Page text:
In situations like the attack in Paris, labeling the perpetrators as barbaric and therefore “other” shifts the potential response from self-reflectively seeking to exemplify our values in the best way possible and on to the road of knee-jerk violent response. We do not uphold the values of freedom of expression and diversity by grossly labeling an entire group and removing all sense of nuance. We do not uphold the values of fairness and rational inquiry by failing to differentiate between an identification with an ideology and a race.

When we bomb indiscriminately, when atrocities like Abu Ghraib occur, when we flood the skies with drones, we are not upholding our values in the best way possible, we are instead succumbing to the base and simplistic act of fear-laden violent response. Violence is the most simple, the most instinctually base of responses to a situation. Sometimes it is called for, when a more rational response is impossible, but by resorting to violence as an immediate and first response we show ourselves to be less committed to our values than to an ideology of authoritarian exceptionalism.
This is why the attack on a satirical magazine demands a response that manifests the best of who we can be. Those who attacked have proven themselves not as lacking a value for freedom, but in not desiring to see what a better way of expressing that freedom would be. Satire and the broader humor it belongs to, is important because it is a way of defying authority without resorting to bloodshed. Questioning authority through generative dialogue is a way of seeing where any and all ideologies can go wrong. The way of the gun supports only the notion of might makes right.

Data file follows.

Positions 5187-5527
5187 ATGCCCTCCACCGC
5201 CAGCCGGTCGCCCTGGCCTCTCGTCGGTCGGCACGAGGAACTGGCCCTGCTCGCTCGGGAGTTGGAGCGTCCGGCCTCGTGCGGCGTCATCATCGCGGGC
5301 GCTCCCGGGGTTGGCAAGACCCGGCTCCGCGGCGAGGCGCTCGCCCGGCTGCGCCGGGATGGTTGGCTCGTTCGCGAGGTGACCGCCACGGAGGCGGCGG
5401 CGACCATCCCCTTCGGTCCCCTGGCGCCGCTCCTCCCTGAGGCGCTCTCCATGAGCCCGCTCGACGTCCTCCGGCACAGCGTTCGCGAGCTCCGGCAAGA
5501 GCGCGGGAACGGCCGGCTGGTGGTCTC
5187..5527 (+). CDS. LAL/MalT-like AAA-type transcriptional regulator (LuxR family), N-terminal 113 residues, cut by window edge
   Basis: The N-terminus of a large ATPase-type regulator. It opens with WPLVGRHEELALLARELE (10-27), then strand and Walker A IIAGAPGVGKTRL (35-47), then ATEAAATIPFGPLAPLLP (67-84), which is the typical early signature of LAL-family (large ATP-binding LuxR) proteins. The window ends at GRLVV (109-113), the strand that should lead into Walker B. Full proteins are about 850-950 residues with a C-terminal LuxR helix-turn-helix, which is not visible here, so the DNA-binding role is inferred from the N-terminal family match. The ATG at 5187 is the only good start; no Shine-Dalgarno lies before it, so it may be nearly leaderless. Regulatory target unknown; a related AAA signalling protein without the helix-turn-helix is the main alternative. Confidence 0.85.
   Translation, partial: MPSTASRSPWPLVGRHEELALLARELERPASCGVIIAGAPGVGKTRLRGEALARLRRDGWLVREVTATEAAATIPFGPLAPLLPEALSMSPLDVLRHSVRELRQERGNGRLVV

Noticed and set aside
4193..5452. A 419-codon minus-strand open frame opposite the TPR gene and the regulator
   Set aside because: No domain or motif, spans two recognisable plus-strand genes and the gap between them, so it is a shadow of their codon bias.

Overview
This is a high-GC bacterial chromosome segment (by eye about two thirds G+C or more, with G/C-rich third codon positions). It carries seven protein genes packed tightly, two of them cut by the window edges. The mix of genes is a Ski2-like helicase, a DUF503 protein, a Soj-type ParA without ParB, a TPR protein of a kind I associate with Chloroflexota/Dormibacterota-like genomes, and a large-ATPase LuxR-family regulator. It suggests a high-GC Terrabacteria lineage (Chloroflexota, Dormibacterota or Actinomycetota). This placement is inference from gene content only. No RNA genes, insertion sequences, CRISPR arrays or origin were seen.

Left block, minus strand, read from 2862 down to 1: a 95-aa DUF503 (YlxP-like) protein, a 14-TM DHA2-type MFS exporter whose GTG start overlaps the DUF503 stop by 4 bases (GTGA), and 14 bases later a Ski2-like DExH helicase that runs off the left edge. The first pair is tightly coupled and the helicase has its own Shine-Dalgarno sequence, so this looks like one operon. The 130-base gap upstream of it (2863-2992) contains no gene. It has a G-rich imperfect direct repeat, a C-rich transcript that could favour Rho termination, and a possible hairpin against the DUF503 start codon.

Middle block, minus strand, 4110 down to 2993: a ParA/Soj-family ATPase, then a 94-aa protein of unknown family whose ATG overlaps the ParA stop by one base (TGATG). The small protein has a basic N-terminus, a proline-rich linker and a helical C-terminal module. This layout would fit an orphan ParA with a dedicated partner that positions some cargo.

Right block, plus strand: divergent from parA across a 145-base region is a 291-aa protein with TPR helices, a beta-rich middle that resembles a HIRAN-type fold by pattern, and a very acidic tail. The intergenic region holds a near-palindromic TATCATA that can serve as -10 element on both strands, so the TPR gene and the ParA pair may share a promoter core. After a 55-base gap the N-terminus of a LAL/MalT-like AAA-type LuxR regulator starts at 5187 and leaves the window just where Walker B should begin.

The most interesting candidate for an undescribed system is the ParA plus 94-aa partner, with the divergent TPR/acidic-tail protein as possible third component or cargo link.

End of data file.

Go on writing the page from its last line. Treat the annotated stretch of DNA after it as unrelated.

What the terrorist shows us is not that he hates our values. Rather, his worldview or ideology places dialogue outside of appropriate response as he has self-identified his actions as being the only proper and meaningful way of upholding the values we all share. Justifying their actions through a divine or otherwise unquestionable authority is a means of further distancing themselves from their adversaries, their “other.” Answering their actions with our own violence only cements their view of the world as one of “us VS them.”
Answering terrorism by upholding our values means attempting to do so in the best way possible. This means focusing on the rule of law, the rule of reason and rational inquiry, supporting freedom of expression through a free and powerful press, which includes humor and satire. What the terrorist wants is not merely the abdication of our reason, but the right to laugh in the face of authority. We win not by shooting them, but by continuing to laugh, to joke. We win not through bombings, but in every engaged nuanced discussion. We win not by hurling racial epitaphs, but in seeking through rational inquiry to understand even those people who belong to a different group.
We win not by denying the humanity of those who oppose us, but by displaying the best of humanity in all of us.
© David Teachout